Mutations in cationic trypsinogen are responsible for 80% of cases of hereditary pancreatitis that are not caused by cystic fibrosis. These mutations affect the regulatory regions of trypsinogen, rendering it more vulnerable to inappropriate activation. The R122H missense mutation of the cationic trypsinogen gene (PRSS1) was the first identified mutation responsible for hereditary pancreatitis (100) and is an attractive target for manipulation in mouse models. In one model, transgenic mice with the R122H mutation in murine trypsin 4 targeted to the pancreatic acinar cell were produced. These mice developed inflammation, fibrosis, and acinar cell dedifferentiation. There was activation of acinar cell-specific inflammatory signaling pathways and c-jun-N-terminal kinase, which mediates TNF-α induced cell death (5). Unfortunately, this model is no longer available. Another model created mice transgenic for human R122H cationic trypsinogen, targeted to the pancreas. These animals had elevated lipase levels, but no spontaneous alterations in pancreatic histology (82). In both models, cerulein-induced chronic pancreatitis was more severe.
The serine protease inhibitor Kazal type 1 gene (SPINK1) encodes for a protease inhibitor that is upregulated in inflammatory states and safeguards against aberrant intracellular zymogen activation. SPINK mutations are common in humans, though the vast majority of those with even “high risk” mutations do not develop pancreatitis (70). Deficiency of SPINK3, a homologue of SPINK1, is lethal by two weeks in knockout mice. When acinar cells isolated from neonatal mice were analyzed, enhanced trypsin activation was identified (64). Embryonic pancreatic specimens revealed autophagic degeneration of acinar cells, which progressed to rapid cell death after birth (65). SPINK3 heterozygotes have reduced trypsin inhibitor capacity than wild type mice because they express less SPINK3 protein. However, SPINK3 heterozygotes do demonstrate increased susceptibility to cerulein-induced pancreatitis, suggesting that a threshold level of SPINK3 is sufficient to protect against pancreatitis (76). Although these animals do not manifest spontaneous chronic pancreatitis, the model highlights the important role of SPINK in the maintenance and regeneration of the exocrine pancreas.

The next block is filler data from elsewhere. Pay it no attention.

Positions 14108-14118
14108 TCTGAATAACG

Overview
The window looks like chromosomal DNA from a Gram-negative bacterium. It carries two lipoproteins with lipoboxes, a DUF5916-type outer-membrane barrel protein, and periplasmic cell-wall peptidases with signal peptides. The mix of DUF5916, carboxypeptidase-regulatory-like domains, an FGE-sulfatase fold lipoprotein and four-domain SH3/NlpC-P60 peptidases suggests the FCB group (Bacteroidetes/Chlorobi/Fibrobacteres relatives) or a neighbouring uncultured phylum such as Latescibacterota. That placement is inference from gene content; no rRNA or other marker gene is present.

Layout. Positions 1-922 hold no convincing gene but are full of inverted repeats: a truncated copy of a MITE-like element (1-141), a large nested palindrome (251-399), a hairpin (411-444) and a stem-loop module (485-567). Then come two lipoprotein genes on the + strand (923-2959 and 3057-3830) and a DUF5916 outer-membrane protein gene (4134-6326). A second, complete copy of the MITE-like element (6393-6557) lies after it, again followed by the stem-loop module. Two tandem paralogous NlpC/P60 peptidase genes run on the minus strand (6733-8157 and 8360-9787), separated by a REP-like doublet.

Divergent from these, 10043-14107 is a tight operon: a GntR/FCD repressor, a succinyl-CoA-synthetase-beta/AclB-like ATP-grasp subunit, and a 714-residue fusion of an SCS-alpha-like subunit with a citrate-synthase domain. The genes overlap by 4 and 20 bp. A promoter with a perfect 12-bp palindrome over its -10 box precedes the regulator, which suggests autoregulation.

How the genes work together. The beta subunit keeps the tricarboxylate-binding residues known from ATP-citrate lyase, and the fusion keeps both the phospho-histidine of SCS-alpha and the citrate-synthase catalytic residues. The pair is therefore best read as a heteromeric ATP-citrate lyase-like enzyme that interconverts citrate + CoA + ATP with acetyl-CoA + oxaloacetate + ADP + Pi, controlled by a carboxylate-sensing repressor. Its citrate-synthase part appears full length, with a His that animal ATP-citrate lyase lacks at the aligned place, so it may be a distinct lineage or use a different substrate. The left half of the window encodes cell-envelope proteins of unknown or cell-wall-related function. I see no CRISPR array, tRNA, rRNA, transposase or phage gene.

The oncogene Kras is the most common gene mutated in pancreatic ductal adenocarcinoma (PDAC) and is also mutated in about 40% of patients with chronic pancreatitis (47). Transgenic mice with overexpression of activated Kras in acinar cells demonstrated fibrosis and inflammation that mimicked the histologic findings of human chronic pancreatitis (38). Elevated levels of Ras activity, in this model, led to the spontaneous development of PDAC, making it an attractive model for the progression from chronic pancreatitis to pancreatic cancer. Inflammatory stimuli that produce transient Ras signaling in wild type animals induced prolonged Ras, NF-κB, and COX-2 activity in mice expressing oncogenic Kras, leading to chronic inflammation and precancerous lesions (17). Thus, the Kras model likely reflects a mechanism seen in human chronic pancreatitis with respect to chronic inflammation and fibrosis.
Other Genetic Models